BD tips and insights

Using firm governance and management to gain competitive (and other) advantages

When leading and large clients determine their professional service relationships, one factor influencing their decision is how well prospective service providers fit with their own values, culture, and aspirations.

Evidence of strong governance and responsible management goes a long way to demonstrating this fit and becomes especially important in competitive bids, tender and proposal processes with government and large corporates (as we have discussed before).

Beyond bids, other benefits of effective governance and management include positioning your firm as an employer of choice for talented professionals, as well as a preferred referral source for others in your circle, increased transparency to staff and stakeholders, and a reduction in risk and less waste in your operations.

Does your firm’s governance and management stack up?

Is your firm's governance and management solid? Or more fragile like a game of Jenga?

Is your firm’s governance and management solid? Or more fragile, like a game of Jenga?

Sensible clients don’t expect exactly the same standards and processes of every prospective professional adviser. Just like in the corporate world, organisation size is an important determinant of the nature and extent of formal governance protocols and management practices for professional services firms.  Run through JMA’s quick guide below to learn more about what minimums are relevant today for different sized professional services firms.

Quick guide to governance and management musts for professional services firms

Here’s a guide to what you should implement to make sure that your governance and management don’t put you at a commercial disadvantage.

If you are a micro-professional practice or sole practitioner, you need:

  • fair employment practices – both in document form, and in practice
  • a documented policy on conflicts of interest
  • preparedness to make disclosures of pecuniary interests to certain public sector clients
  • evidence of a management system covering professional and financial functions and workflow
  • ethical professional and business behaviour
  • evidence of IT and data security.

For small firms to avoid elimination on grounds of inadequate governance and management, you should also establish:

  • an organisation chart which defines functional roles and accountabilities
  • a risk management framework
  • a process for detecting and avoiding conflicts of interest
  • client service standards
  • a framework for eliciting and responding to client feedback
  • financial reporting at better-than-average standard as evidence of competent financial management
  • formal human resources management practices.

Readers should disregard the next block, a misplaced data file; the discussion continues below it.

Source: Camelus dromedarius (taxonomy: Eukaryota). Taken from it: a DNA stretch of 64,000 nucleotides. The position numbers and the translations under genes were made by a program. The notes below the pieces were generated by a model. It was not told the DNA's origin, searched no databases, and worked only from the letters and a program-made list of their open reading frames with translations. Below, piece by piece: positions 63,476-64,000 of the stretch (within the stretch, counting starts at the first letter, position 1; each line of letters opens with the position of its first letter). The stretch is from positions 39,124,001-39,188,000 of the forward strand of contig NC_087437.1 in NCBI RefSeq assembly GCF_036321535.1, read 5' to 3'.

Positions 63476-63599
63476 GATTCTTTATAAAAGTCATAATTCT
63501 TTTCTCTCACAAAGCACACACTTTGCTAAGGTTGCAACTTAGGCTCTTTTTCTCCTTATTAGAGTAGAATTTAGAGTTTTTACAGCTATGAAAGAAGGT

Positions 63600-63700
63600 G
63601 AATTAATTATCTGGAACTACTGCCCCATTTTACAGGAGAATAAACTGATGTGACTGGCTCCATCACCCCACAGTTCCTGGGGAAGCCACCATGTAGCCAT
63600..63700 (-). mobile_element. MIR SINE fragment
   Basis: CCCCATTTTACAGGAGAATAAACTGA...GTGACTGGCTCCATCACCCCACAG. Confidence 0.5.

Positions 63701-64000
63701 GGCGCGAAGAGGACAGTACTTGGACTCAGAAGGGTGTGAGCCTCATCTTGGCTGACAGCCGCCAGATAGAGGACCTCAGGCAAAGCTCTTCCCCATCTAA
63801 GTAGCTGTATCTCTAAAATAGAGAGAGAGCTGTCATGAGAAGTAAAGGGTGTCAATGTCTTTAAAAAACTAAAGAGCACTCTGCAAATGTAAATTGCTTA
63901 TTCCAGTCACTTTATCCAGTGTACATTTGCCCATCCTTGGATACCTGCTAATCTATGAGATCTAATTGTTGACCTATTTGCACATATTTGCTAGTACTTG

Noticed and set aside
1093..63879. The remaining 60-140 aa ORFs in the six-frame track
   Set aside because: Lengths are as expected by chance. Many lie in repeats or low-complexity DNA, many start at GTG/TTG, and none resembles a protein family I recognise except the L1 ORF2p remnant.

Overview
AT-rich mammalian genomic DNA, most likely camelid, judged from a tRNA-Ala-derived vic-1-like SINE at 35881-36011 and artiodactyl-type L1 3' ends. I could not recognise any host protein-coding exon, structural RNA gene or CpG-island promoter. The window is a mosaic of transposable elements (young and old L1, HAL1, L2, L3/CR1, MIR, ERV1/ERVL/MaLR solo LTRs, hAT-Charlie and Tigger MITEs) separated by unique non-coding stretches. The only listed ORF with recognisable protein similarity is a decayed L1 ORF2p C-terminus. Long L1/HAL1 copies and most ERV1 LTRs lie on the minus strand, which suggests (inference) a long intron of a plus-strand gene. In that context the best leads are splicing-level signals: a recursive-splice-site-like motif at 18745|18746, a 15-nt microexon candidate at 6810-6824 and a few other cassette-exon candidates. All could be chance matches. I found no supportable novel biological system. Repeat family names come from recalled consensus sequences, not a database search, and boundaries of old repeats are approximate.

Mid-sized professional practices need to do more, commensurate with their scale:

  • self-assessment framework for legislative compliance
  • formal systems for identifying and monitoring possible conflicts of interest
  • increased emphasis on and evidence of internal monitoring of risk
  • a client complaints and disputes management protocol
  • policies and procedures which evidence ethical dealings with the wider business community
  • movement toward the ASX best practice governance framework.

Expectations of large professional service firms are similar to those of highly regarded ASX-listed corporates. Compliance with OECD and best practice in annual reporting will get you there. Other options to get your firm up to standard quickly include quality accreditation programs like Law 9000 (which many firms have moved away from in recent years), or the B Corp certification, which is focussed on rigorous standards of social and environmental performance, accountability, and transparency.

Obviously, one size does not fit all, and these are not exhaustive lists. Just as governance and management sensitivities and requirements vary across clients and sectors, there is no uniform approach for each professional services firm.  If you are a cross-border tax or legal specialist for instance, evidence of anti-money laundering and anti-bribery might be crucial deciding factors for clients you wish to do business with.  Clearly that threshold requirement is lower down the list (if it’s on there at all) for a regionally based tax accountant dealing with private citizen clients.

The advantages of getting governance and management to these standards are more than making the cut in competitive selections – they will bring the wider business and cultural benefits of a well run firm attracting culturally aligned clients who want to work with and and employees who want to work for you.

What next?

Download the free JMA quick-start guide, Developing policies and procedures for your firm (PDF).

If you need help evidencing, writing and presenting your firm’s governance and management for a tender, bid, or proposal check out JMA’s bid building blocks or please get in touch.

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